Chapter 8. Survey Research
1. Go to the Social Information Gateway (SOSIG) at http://sosig.esrc.bris.ac.uk. Search
SOSIG for electronic journal articles that use surveys to collect information on crime,
criminal behavior, or criminal victimization. Find at least five articles and briefly
2. Go to the Council of European Social Science Data Archives (CESSDA) at
www.nsd.uib.no/cessda/index.html. Go to “Accessing Data,” and then click on
“CESSDA Catalogue.” From here you can browse the catalogue by topic, keyword, or
publisher. Browse the publications list or conduct a search at the site for at least three
countries for studies that use surveys to collect information on crime, criminal behavior,
or criminal victimization. What type of information did you find? If possible, do a cross-
national comparison between the studies reviewed in Web Exercise 1 and the studies
found in this exercise.
3. Who does survey research, and how do they do it? These questions can be answered
through careful inspection of ongoing surveys and the organizations that administer them
at www.ciser.cornell.edu/info/polls.shtml. Spend some time reading about the different
survey research organizations, and write a brief summary of the types of research they
conduct, the projects in which they are involved, and the resources they offer on their
Web sites. What are the distinctive features of different survey research organizations?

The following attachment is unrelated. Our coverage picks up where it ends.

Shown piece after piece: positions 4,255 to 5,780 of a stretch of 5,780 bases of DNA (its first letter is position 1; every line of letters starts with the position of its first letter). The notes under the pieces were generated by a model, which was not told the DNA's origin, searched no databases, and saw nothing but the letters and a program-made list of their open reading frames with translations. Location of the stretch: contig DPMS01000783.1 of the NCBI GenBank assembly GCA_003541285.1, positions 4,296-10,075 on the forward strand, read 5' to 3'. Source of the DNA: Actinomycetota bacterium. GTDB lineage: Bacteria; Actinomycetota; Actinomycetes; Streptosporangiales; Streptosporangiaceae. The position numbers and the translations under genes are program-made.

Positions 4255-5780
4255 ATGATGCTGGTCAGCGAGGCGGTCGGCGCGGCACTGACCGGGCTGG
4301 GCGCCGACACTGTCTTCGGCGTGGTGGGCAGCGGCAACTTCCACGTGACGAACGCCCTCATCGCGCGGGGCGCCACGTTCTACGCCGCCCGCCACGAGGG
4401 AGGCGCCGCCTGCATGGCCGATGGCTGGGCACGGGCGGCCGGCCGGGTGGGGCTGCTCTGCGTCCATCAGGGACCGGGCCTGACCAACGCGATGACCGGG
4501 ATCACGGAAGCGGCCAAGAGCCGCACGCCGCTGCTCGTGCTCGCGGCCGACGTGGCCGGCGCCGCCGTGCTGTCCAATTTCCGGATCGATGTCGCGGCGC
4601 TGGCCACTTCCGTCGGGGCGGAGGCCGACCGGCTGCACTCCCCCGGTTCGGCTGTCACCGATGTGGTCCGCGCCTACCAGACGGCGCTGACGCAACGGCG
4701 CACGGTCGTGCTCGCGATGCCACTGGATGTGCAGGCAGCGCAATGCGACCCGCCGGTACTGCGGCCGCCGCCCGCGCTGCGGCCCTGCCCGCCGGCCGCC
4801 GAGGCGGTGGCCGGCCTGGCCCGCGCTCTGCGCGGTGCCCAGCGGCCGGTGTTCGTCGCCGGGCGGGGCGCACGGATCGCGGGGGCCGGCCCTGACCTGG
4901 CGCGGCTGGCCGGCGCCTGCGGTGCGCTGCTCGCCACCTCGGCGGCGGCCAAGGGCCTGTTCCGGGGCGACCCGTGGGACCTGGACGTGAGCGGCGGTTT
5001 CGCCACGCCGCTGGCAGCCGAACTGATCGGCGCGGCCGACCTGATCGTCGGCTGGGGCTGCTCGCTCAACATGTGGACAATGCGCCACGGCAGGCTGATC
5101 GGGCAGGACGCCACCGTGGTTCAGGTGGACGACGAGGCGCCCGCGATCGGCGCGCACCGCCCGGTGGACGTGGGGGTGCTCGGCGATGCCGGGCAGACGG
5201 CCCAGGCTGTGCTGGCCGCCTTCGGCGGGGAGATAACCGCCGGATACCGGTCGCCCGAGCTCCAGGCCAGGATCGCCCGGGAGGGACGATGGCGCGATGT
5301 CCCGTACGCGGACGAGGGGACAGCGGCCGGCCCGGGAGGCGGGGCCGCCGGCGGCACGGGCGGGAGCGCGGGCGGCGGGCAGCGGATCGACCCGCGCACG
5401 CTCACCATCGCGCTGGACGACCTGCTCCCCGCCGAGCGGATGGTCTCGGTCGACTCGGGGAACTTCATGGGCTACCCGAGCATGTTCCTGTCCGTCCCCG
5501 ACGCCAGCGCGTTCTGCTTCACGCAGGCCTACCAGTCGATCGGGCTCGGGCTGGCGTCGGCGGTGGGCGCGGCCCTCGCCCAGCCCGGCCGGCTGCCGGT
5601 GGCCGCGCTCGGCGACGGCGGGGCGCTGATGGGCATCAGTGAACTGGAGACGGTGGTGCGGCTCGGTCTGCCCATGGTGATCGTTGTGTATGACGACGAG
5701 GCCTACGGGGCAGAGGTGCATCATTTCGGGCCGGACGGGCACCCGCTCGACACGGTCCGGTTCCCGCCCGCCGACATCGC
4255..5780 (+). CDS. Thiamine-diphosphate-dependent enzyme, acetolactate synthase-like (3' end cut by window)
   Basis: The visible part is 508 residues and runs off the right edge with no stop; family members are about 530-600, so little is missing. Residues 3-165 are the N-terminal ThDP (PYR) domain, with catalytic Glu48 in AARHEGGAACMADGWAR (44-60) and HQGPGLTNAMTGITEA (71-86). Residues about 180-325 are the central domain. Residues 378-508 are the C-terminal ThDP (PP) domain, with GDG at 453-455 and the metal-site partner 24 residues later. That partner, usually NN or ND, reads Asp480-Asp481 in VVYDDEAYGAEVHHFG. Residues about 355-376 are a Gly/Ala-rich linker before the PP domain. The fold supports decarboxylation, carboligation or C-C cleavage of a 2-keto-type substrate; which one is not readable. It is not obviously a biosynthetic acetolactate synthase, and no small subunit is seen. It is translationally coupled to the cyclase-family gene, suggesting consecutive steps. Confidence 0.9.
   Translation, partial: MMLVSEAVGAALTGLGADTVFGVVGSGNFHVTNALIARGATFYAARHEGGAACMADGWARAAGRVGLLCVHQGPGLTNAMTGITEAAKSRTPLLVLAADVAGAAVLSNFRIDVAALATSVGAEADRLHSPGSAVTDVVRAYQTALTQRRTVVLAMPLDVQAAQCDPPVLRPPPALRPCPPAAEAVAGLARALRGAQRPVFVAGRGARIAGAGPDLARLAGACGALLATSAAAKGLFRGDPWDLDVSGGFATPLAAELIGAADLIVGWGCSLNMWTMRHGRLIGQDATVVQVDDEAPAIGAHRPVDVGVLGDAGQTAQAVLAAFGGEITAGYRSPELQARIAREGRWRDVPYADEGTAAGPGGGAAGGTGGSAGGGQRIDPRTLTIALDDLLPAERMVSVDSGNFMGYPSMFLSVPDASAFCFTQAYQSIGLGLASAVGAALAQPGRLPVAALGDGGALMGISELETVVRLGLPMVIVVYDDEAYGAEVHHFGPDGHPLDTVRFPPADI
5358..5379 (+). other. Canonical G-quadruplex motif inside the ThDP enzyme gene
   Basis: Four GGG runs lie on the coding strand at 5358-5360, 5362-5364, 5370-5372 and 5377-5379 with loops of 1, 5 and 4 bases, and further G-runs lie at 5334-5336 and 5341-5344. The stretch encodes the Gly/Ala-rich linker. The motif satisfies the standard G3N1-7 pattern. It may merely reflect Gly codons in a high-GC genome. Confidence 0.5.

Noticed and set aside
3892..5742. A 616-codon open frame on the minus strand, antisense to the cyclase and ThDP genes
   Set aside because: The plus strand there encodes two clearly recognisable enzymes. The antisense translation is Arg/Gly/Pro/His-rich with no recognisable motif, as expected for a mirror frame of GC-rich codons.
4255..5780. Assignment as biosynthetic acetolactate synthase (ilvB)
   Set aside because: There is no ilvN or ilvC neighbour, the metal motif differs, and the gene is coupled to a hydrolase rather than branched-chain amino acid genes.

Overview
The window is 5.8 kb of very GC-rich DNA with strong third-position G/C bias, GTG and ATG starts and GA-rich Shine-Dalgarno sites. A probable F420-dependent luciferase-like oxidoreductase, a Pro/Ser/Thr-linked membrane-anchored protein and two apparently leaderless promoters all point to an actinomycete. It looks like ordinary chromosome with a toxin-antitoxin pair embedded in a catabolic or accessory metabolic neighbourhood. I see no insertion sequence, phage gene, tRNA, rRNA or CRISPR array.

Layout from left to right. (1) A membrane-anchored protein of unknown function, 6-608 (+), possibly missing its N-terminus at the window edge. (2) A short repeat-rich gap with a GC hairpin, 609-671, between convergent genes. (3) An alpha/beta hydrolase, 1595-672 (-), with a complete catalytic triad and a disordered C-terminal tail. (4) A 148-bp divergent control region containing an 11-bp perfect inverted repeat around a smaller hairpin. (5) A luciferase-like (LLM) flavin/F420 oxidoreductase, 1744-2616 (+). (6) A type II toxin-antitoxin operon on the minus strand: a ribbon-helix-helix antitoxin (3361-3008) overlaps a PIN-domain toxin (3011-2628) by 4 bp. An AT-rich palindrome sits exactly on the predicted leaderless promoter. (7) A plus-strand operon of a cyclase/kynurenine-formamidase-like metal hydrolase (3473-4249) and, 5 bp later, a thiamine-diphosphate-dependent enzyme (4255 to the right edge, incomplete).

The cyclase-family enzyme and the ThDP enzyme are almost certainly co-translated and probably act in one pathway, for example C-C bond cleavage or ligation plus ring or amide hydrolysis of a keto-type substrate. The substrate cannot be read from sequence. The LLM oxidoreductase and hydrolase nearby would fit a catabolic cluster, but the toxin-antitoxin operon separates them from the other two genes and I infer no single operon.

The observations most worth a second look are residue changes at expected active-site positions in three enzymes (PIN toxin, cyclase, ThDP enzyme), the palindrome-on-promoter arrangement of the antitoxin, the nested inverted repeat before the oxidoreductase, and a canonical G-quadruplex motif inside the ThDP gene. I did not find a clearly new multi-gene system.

4. Go to the Research Triangle Institute site at www.rti.org. Click on “Survey Research and
Services” and then on “Capabilities.” Read about the institute’s methods for computer-
assisted interviewing and mixed-mode data collection. Next, click on “Methodologies” at
the bottom of the screen, and then access “Questionnaire Design and Evaluation,” to
learn about innovative techniques including cognitive pretesting. What does this add to
your treatment of these topics in this chapter?
5. Go to The Question Bank at http://qb.soc.surrey.ac.uk/docs/home.htm. Go to the
“Surveys” link and then click on one of the listed surveys or survey sections that interests
you. Review 10 questions used in the survey, and critique them in terms of the principles
for question writing that you have learned. Do you find any question features that might
be attributed to the use of British English?